In June, the Chicago PMI surprised on the upside of expectations, reversing some of the previous month’s losses, while the consensus was looking for a further decline. The headline index rose from 56.6 to 61.1, while a decline to 54.0 was expected. The details show a somewhat mixed picture. The important production (66.9 from 56.0) and new orders (61.2 from 53.5) sub-indices showed a sharp rebound and also supplier deliveries (64.8 from 63.8) improved in June. Order backlog (49.3 from 51.7), inventories (46.9 from 61.6) and employment (58.7 from 60.8) weakened in June. Upward price pressures eased somewhat as prices paid fell from 78.6 to 70.5. After already an improvement in the Richmond Fed survey, this outcome suggests that there might be a shift in business sentiment, providing further evidence that the slowdown in growth might just be a soft patch, rather than a sustained slowdown in growth. For the manufacturing ISM tomorrow, we believe that the risks are on the upside of expectations, with even an increase not excluded after the sharp decline last month.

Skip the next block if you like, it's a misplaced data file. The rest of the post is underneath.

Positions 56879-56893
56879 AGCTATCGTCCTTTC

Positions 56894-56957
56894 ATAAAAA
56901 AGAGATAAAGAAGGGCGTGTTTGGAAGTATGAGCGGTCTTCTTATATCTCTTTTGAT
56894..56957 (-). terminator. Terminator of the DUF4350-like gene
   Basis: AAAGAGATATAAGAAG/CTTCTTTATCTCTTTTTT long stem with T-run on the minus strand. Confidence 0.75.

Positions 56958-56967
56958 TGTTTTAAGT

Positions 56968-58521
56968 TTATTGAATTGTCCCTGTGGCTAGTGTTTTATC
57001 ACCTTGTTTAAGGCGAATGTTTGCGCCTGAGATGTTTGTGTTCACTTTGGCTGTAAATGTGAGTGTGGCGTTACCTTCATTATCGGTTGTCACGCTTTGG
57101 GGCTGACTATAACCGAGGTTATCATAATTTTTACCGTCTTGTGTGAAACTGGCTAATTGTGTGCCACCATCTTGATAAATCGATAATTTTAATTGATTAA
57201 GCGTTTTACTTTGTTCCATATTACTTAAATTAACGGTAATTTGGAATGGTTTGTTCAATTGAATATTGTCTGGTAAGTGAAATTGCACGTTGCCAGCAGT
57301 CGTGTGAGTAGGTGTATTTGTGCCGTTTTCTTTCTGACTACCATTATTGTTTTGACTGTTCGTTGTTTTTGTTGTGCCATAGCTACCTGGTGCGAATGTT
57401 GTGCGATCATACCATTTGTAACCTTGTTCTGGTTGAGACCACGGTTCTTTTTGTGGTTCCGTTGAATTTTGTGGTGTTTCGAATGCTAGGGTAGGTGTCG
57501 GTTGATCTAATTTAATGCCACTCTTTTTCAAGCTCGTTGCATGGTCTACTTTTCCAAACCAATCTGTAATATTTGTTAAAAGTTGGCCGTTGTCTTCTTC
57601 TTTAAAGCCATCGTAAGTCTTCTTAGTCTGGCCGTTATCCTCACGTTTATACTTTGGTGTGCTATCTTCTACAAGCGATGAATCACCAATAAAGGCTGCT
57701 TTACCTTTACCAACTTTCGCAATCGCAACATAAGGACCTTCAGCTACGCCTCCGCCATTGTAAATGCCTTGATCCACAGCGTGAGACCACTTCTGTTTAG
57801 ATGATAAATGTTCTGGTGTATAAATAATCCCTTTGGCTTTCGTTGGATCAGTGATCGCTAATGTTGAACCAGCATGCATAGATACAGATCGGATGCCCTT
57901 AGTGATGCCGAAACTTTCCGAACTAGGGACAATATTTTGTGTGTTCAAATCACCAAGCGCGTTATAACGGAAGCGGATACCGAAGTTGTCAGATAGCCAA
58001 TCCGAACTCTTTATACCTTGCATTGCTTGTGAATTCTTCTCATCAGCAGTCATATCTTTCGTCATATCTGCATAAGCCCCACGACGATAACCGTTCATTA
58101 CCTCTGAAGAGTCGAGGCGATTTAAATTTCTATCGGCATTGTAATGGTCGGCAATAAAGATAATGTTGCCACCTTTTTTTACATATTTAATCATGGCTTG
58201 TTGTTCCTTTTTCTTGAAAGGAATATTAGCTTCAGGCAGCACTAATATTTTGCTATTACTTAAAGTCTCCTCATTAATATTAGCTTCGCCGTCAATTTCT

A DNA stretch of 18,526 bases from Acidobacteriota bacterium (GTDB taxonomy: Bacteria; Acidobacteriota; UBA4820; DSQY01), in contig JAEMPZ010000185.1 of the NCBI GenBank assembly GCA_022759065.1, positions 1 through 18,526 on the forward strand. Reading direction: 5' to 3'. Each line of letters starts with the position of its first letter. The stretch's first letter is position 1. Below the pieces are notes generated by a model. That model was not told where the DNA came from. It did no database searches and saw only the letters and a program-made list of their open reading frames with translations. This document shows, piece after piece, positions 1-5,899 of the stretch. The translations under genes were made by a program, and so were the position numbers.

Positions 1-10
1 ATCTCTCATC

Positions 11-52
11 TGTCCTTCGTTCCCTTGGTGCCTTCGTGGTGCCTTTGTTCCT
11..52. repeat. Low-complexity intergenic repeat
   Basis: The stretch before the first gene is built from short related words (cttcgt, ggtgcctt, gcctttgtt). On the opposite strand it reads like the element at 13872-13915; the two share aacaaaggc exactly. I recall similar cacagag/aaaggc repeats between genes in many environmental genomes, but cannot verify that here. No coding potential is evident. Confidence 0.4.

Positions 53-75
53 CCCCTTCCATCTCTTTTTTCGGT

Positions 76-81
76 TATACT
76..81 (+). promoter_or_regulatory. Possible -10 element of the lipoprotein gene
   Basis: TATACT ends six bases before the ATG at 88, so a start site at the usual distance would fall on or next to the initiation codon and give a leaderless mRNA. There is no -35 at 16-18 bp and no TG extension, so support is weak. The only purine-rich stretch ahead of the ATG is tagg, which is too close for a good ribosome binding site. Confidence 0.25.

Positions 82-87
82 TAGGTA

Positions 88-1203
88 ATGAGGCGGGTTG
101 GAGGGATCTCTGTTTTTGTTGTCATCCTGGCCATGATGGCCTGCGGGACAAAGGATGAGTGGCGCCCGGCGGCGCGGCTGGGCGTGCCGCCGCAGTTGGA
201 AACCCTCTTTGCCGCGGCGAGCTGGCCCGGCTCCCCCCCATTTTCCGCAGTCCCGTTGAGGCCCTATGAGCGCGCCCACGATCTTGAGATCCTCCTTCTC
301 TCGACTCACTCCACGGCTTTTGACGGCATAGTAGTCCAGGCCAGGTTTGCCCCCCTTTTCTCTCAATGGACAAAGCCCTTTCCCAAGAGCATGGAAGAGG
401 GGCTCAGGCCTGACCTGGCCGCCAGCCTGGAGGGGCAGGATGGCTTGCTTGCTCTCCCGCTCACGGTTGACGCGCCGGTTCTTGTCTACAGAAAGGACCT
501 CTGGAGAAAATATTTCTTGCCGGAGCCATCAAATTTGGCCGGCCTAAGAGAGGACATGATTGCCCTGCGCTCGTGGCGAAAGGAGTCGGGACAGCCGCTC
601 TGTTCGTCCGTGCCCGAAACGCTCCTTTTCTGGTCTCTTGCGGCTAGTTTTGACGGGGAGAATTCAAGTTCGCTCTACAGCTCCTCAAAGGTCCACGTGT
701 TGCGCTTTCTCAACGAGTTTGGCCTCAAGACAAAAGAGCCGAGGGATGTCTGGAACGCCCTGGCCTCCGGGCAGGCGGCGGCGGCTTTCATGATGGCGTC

In the week ended June the 25th, US initial jobless claims fell only marginally, while the consensus was looking for a more significant decline after an upward surprise in the week before. Initial jobless claims fell by 1 000 to a total number of 428 000, while a decline to 420 000 was expected. The less volatile 4-week moving average rose from 426 250 to 426 750, providing further evidence that claims are trending higher again. Continuing claims, which are reported with an extra week lag, surprised on the upside too. In the week ended June the 18th, continuing claims dropped by 12 000 from an upwardly revised 3 714 000 to 3 702 000, while a decline to 3 690 000 was forecasted. After a weak payrolls report in May, the claims for the month of June suggest no improvement. Initial jobless claims continued to hover above the 400 000 level, which is usually associated with a stable labour market.